Blaze’s followup console to the Evercade is a collector’s delight – but also a very good way to legitimately trawl through gaming’s history.
There’s a problem with retro gaming. No, I’m not talking the folks that want to convince you that a copy of Mario 64 sealed in a plastic tomb is worth a million bucks, although there is a special place in a notably warm eternal domicile for those folks. The problem is one of accessibility.
Some titles – Pac-Man, Sonic The Hedgehog, Super Mario Bros. – get endlessly recycled and re-released, and there’s just no issue with playing those classics in the modern day if you want to.
However, plenty of titles do languish in obscurity, either massively out of print, owned by companies with unclear rights lineage, or owned by companies that won’t lift a finger to preserve gaming’s vital history.
One solution that DDNet editor, Matt, has explored in some depth are the myriad of mostly Chinese-made handheld emulation consoles that rely on you sourcing your own ROMs from the, shall we say, greyer parts of the Internet.
It’s totally something that people do, but the legal line on this is quite clear, especially here in Australia. Just in case you were confused, you’re on the wrong side of it.
It’s also not exactly a step that’s likely to encourage rights holders to properly preserve their own games, because they’d have no interest in dealing with folks who take scant interest in copyright in the first place.
There are companies that do serve to do things the legal way, but historically they’ve done so in a rather cheap fashion. ATGames, with its many woeful Atari and Sega Megadrive consoles, are a good example of mostly doing it wrong. I would have previously put Blaze Entertainment, makers of the Evercade Vs into that bucket as well, because its early emulation-based offerings were not great. However, the Evercade, a cartridge-based portable handheld system released a couple of years ago changed all that.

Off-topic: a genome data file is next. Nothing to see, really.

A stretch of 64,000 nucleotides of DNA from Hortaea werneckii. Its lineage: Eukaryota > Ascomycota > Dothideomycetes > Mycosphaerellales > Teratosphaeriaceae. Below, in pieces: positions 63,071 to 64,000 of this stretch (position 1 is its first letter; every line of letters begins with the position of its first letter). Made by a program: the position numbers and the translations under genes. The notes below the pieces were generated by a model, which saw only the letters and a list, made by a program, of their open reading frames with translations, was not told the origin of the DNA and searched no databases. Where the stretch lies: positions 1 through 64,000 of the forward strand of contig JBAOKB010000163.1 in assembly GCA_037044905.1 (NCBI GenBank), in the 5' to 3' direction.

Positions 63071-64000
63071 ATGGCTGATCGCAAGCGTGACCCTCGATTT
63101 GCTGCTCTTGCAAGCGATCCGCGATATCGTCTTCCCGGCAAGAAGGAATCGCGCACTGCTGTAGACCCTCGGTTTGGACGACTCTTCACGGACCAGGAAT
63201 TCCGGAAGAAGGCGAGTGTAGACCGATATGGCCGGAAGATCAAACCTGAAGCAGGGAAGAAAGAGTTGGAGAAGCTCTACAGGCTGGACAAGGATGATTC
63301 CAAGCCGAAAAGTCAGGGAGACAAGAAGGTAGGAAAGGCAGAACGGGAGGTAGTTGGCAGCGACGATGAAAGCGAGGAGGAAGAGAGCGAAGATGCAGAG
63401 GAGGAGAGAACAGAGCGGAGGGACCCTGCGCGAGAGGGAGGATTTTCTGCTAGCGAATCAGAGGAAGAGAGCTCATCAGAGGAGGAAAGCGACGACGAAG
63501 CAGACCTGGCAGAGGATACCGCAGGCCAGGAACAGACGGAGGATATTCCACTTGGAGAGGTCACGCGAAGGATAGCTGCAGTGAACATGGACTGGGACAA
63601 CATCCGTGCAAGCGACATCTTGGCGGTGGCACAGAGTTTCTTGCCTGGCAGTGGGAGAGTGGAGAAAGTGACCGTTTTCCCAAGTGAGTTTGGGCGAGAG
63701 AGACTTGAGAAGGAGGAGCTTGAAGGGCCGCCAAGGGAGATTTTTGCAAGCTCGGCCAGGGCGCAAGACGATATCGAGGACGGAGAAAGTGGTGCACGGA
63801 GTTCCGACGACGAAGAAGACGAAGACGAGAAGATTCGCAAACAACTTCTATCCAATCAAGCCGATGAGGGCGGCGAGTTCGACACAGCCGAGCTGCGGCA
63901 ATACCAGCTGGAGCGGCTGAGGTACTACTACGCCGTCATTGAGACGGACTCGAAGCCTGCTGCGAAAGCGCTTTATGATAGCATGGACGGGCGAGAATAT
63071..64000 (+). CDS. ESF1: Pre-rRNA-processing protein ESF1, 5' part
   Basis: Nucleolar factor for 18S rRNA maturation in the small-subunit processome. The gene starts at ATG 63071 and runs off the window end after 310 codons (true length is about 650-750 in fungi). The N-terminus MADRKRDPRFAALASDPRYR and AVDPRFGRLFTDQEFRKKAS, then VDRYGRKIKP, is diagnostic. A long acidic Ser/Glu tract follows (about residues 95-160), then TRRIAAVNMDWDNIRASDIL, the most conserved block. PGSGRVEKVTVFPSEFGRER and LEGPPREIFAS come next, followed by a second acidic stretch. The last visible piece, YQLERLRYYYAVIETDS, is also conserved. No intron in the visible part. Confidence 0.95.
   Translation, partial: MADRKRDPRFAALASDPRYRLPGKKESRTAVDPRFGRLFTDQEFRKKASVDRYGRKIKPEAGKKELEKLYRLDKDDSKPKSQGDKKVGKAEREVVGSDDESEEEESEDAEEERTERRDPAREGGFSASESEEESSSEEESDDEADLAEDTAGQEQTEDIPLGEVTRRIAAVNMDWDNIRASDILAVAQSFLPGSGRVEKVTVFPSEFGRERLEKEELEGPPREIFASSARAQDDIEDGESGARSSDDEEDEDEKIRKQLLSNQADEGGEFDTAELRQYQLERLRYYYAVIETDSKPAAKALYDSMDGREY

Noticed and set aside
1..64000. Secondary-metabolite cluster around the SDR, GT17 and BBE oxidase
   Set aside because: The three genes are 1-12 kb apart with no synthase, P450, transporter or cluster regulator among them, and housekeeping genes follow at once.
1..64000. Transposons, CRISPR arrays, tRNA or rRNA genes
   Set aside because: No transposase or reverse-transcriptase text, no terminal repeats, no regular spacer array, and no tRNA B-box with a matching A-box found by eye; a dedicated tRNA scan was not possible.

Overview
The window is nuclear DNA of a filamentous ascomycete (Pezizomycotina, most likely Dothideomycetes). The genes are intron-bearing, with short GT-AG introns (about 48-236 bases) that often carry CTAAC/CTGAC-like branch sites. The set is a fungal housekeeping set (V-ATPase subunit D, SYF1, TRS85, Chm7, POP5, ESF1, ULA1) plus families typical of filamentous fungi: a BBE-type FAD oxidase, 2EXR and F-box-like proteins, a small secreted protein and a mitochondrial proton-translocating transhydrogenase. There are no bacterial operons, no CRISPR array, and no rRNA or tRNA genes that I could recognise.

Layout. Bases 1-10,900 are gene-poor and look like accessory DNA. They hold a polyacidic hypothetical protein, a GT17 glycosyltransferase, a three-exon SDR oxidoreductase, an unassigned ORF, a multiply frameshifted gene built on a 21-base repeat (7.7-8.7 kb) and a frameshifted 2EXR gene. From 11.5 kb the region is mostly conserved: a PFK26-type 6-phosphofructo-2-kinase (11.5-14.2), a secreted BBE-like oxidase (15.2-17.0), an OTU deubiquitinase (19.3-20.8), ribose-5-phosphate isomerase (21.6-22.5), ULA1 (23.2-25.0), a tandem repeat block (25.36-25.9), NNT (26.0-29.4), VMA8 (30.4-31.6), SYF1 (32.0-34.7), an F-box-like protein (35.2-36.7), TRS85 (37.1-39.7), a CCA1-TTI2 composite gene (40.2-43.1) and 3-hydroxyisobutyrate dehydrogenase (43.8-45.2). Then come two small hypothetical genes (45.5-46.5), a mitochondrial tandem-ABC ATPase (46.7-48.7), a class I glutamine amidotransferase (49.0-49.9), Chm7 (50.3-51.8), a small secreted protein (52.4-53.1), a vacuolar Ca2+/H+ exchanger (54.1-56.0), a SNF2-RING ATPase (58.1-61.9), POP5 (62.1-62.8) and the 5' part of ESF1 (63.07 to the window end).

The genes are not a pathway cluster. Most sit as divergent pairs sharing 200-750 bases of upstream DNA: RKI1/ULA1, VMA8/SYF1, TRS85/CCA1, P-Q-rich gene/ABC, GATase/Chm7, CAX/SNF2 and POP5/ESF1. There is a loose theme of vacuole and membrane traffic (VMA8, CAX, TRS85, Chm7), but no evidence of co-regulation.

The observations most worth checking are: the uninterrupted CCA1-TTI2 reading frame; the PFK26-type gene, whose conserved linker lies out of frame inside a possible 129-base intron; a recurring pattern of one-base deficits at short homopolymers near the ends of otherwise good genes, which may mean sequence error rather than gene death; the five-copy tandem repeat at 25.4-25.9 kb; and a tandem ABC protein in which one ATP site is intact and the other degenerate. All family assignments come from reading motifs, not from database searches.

Blaze targeted the gaming collector community directly with games delivered on actual cartridges with real boxes, genuine manuals and even a few fun in-box fripperies like stickers. The Evercade is a decent machine, but I’ll be honest and say that while I loved the concept, I never loved my Evercade.
That’s mostly because the screen isn’t great at most viewing angles. I get that it’s built to a price and that’s the way it is, but it hasn’t been my go-to option despite picking up quite a lot of the Evercade library at the same time I purchased my Evercade, because it was more fiddly to play comfortably on, which always felt like a pity.
The Evercade VS changes that equation, because it’s a “full” gaming console designed to connect to your TV via full HDMI. The original Evercade could do this with a mini-HDMI controller, but it was always a fiddly process because you were using the device both as console and screen, risking dropping the cable out with any wayward motion. To further sweeten the pot, the Evercade VS supports up to four players via USB connected controllers. That’s why it’s called the Evercade VS after all, because it brings with it the prospect of multi-player gaming.
I picked up the Evercade VS via Pixelcrib in the VS Premium Pack edition, which comes with the two currently available “Arcade” cartridges in the box with games from Technos and Data East. The slightly cheaper Starter Pack comes with just the Technos pack, but the reality here is that if you’re going to go down the Evercade VS route it doesn’t make much sense to cheap out here unless you really hate Burger Time and Bad Dudes Vs Dragon Ninja. If you do, the door is that way…
The Evercade interface has been updated on the VS to make more sense of using a full TV screen all the time. Given the plethora of handhelds, MAME systems, Retropies and the rest there’s no shortage of UI options, but the Evercade VS keeps it nice and simple. The console itself supports inserting two cartridges at once, and you can hot swap them without having to reboot, which means you’re only limited to the number of cartridges in your collection.